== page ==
The remaining issue on appeal, raised by NJCTA, embodies two related questions that arise from the conduct of Board Chair Salmon in actively supporting the bill that became the Telecommunications Act of 1992 and his conduct, possibly along with another member or members of the Board, in attending a presentation on petitioner's "Opportunity New Jersey" at a meeting of a public utilities trade association in June 1992. The first question is whether the conduct of Commissioner Salmon or other members of the Board so tainted their consideration of this matter with the appearance of bias as to require a reversal of the Board's decision approving a modified plan. The second is whether the solution to the problem of taint advanced by some of the parties at the prehearing stage, to transfer the matter to the Office of Administrative Law for handling as a contested case, N.J.S.A. 52:14B-10(c),(d), would have been an effective resolution of any such problem that may have existed, and should not have been denied by the Board.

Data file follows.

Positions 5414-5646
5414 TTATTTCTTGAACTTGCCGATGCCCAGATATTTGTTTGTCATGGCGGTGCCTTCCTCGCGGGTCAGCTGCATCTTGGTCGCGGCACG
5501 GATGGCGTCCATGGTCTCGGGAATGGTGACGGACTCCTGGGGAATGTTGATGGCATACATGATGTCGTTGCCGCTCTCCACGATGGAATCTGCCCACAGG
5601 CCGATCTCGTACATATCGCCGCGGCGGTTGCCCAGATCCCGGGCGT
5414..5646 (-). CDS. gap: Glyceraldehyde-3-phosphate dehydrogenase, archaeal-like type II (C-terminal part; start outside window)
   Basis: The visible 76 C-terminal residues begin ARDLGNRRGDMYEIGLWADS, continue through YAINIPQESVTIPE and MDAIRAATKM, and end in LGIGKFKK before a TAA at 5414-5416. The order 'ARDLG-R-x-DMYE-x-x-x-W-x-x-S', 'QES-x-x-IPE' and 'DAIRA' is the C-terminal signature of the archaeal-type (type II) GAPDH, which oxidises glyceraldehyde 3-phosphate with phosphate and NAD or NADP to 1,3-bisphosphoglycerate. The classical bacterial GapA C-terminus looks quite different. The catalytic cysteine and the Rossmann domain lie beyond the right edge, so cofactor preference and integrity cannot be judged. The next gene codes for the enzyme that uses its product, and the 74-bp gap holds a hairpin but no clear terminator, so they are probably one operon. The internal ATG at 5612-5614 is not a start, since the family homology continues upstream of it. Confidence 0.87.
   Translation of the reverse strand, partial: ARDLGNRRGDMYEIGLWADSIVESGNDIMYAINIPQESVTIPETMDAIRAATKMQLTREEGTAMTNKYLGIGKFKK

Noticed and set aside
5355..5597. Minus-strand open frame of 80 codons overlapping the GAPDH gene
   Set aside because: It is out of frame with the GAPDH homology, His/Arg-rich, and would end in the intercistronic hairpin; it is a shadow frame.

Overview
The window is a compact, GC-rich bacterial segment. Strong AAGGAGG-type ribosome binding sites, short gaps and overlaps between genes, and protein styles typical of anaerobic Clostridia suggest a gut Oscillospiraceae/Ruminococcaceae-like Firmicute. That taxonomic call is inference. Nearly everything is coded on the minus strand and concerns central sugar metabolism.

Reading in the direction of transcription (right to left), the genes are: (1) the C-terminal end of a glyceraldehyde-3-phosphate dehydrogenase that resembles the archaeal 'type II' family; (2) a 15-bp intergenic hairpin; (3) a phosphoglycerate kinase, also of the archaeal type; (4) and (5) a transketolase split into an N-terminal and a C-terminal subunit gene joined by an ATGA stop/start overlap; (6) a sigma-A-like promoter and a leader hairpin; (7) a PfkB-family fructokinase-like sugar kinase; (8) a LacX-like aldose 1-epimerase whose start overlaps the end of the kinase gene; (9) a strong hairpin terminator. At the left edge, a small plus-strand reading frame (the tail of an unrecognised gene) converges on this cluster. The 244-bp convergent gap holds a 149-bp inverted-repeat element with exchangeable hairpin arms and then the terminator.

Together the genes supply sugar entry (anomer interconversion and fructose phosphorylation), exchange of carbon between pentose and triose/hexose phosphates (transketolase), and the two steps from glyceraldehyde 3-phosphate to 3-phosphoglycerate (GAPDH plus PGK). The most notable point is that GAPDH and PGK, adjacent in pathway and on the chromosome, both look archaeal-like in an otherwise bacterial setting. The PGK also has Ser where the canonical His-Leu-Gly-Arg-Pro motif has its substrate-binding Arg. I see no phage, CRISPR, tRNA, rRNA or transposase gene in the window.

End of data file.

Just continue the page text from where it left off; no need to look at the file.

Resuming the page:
The "taint" alleged here is a far cry from that which we found to exist in In re Bergen County Util. Auth., 230 N.J. Super. 411, 553 A.2d 849 (App. Div. 1989). We held that disqualification was required there because a member of the Board had or appeared to have a personal or pecuniary interest in the outcome of a pending matter which might influence his judgment. Id. at 419-20. We held the fact that the individual involved was under consideration for appointment as executive director of a petitioning utility "could reasonably be interpreted as having the likely capacity to tempt [him] to avoid a decision contrary to [the utility's] interests." Id. at 420.